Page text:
Liturgy

CommunionofSaints2011LosAngeles

Darryl Dash:

We gather on Sundays. Someone stands at the front and welcomes us. The music team takes its place and leads us in singing. We then come to the offering before the pastor gets up and preaches. As soon as the sermon is over, the music team reappears and leads us in a closing song before we leave.

Most of us don’t think we follow a liturgy, but most churches I’ve attended follow the pattern I’ve described above. It’s not a bad liturgy, but it is a liturgy nonetheless. It’s worth considering why we do things the way that we do, and if there’s a better way.

“To talk about liturgy in its most basic sense is to talk about what the congregation is gathering to do,” writes Mike Cosper.  “In this sense, every church has a liturgy; we all gather with work to do.” In his book Rhythms of Grace: How the Church’s Worship Tells the Story of the Gospel, Cosper argues:

Our church gatherings are forming the character, beliefs, and devotional life of those who attend … The goal of our gatherings should be to cultivate practices that form our church to live in the good news of the gospel.

In other words, we have the opportunity to re-tell the gospel every week not just through our sermon, but through the very structure of our services. This means that our services can benefit from following the general pattern described by Bryan Chapell in his book Christ-Centered Worship, including:

  • adoration
  • confession
  • assurance
  • thanksgiving
  • petition
  • instruction
  • charge
  • blessing

“Taken together, these rhythms help the church pray and sing through a full range of human experience,” writes Cosper. The goal isn’t to wow those who attend. It’s to shape and refine the identity of God’s people around God’s Word and the gospel.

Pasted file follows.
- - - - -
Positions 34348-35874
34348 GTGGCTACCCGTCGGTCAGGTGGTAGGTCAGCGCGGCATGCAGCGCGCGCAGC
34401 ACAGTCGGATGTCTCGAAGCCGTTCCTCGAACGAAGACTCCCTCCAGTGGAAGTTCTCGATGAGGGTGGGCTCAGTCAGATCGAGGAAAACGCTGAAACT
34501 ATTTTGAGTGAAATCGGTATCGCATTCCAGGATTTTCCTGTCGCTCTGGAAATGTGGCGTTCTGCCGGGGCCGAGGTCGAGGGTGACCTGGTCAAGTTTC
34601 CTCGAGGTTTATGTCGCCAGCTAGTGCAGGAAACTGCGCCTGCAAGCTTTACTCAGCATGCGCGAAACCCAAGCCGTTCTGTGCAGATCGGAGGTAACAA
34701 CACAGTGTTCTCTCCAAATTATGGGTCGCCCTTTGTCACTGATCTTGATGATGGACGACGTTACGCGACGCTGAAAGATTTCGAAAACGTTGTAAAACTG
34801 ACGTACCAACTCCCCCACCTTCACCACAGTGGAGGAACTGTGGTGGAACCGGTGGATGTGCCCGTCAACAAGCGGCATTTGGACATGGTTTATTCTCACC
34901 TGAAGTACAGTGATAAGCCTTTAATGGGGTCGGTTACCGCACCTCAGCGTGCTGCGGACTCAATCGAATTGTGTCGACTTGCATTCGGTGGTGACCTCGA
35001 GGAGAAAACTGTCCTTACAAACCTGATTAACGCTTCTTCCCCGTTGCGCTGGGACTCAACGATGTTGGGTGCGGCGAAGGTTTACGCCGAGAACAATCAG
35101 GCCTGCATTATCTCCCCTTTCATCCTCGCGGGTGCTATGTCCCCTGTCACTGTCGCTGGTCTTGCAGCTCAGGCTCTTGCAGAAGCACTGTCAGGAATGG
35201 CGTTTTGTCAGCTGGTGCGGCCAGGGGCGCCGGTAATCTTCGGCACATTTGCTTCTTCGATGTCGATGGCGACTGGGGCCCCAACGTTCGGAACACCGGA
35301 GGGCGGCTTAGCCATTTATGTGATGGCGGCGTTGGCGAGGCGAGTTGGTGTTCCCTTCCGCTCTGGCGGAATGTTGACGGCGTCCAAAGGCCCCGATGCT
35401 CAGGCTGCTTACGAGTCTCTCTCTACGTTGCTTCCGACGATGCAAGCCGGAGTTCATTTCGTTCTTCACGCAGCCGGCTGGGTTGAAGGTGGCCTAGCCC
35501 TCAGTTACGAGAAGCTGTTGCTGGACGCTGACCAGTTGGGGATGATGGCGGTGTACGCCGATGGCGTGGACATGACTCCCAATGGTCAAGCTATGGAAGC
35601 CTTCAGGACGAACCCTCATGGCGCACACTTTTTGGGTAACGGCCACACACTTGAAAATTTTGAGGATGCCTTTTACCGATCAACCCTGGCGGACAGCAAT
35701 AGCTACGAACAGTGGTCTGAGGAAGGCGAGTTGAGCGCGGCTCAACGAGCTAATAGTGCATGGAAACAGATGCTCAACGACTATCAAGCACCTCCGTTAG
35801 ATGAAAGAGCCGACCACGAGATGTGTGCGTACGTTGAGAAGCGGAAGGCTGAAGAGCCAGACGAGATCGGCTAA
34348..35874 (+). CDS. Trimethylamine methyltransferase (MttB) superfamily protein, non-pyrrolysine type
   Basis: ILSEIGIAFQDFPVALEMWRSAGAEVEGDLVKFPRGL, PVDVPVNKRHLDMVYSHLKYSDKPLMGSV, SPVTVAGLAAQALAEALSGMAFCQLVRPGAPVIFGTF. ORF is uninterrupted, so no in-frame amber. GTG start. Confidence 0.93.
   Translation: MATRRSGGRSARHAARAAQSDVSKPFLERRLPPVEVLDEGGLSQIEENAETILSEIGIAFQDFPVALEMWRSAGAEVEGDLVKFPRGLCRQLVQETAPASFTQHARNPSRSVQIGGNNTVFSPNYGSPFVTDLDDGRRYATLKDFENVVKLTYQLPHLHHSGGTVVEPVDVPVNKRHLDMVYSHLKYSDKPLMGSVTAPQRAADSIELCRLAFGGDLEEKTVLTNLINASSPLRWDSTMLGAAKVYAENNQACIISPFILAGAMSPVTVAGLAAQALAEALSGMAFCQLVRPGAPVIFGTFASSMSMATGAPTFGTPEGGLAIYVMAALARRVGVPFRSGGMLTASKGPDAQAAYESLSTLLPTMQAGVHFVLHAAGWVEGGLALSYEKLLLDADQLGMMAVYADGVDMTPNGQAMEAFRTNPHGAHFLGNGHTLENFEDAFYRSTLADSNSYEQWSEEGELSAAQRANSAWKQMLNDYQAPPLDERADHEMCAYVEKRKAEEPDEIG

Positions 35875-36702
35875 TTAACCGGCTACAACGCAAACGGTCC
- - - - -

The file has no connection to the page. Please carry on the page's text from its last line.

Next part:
Cosper is right. When we gather on Sundays, we have work to do. We can use the structure and content of our services to help form our people around the gospel.

If you’re a pastor or worship leader, I highly recommend Cosper’s book. It’s worth thinking about the ways that we can shape our liturgies — with pastoral sensitivity, of course — so that the very structure of our services helps form our people to live in the good news of the gospel.

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I am currently serving churches and colleges as a bible teacher, overseas and in the UK.

One thought on “Liturgy

  1. Lord, Lead me not into hymn singing,
    But into more praise and ‘thanks-living’,
    Not into a morning singalong
    Nor yet into cathedral plainsong,
    Not into deep contemporary beat,
    But into worship, bowing at your feet.

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